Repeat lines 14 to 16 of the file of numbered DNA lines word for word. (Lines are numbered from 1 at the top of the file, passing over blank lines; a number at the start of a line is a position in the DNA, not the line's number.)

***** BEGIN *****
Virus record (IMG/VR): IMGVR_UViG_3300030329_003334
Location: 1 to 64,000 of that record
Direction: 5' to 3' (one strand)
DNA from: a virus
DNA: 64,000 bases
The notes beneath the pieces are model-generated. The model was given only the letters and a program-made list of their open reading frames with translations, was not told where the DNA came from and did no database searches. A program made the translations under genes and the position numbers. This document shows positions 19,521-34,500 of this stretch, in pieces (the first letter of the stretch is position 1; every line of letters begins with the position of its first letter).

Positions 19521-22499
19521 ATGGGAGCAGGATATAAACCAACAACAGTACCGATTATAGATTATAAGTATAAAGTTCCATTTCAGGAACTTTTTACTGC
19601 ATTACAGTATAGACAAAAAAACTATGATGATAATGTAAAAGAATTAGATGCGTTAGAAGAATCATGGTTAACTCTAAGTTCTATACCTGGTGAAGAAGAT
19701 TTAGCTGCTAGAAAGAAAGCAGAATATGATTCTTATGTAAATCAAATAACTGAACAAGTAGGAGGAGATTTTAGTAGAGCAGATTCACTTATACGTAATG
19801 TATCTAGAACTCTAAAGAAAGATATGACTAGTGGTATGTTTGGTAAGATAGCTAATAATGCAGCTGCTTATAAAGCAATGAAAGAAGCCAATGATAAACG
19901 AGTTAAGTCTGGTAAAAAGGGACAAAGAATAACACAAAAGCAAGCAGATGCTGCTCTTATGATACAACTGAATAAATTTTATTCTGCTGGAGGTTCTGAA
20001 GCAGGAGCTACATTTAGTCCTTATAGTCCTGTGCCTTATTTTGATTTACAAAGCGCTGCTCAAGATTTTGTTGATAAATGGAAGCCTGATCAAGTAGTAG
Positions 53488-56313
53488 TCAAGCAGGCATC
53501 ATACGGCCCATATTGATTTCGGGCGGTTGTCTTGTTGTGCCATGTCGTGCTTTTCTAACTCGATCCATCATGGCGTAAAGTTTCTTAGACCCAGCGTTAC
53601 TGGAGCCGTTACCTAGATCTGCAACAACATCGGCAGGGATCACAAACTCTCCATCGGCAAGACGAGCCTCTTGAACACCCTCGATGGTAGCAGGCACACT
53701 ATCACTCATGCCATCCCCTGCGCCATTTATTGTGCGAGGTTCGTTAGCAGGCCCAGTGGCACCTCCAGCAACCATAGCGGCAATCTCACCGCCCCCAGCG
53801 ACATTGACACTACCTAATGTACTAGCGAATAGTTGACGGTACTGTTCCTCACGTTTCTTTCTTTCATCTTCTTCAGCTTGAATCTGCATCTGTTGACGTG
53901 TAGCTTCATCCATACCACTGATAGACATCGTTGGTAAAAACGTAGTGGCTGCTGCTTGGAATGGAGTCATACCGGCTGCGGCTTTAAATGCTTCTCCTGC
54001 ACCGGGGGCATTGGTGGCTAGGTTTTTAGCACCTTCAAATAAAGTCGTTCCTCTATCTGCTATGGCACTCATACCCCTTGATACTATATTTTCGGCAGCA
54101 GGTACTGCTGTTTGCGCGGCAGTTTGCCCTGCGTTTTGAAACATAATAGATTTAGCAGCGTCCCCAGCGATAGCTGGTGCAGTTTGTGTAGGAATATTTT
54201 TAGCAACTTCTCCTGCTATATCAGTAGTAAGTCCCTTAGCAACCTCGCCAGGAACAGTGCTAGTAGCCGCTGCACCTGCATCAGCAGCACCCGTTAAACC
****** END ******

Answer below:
Positions 53488-56313
53488 TCAAGCAGGCATC
53501 ATACGGCCCATATTGATTTCGGGCGGTTGTCTTGTTGTGCCATGTCGTGCTTTTCTAACTCGATCCATCATGGCGTAAAGTTTCTTAGACCCAGCGTTAC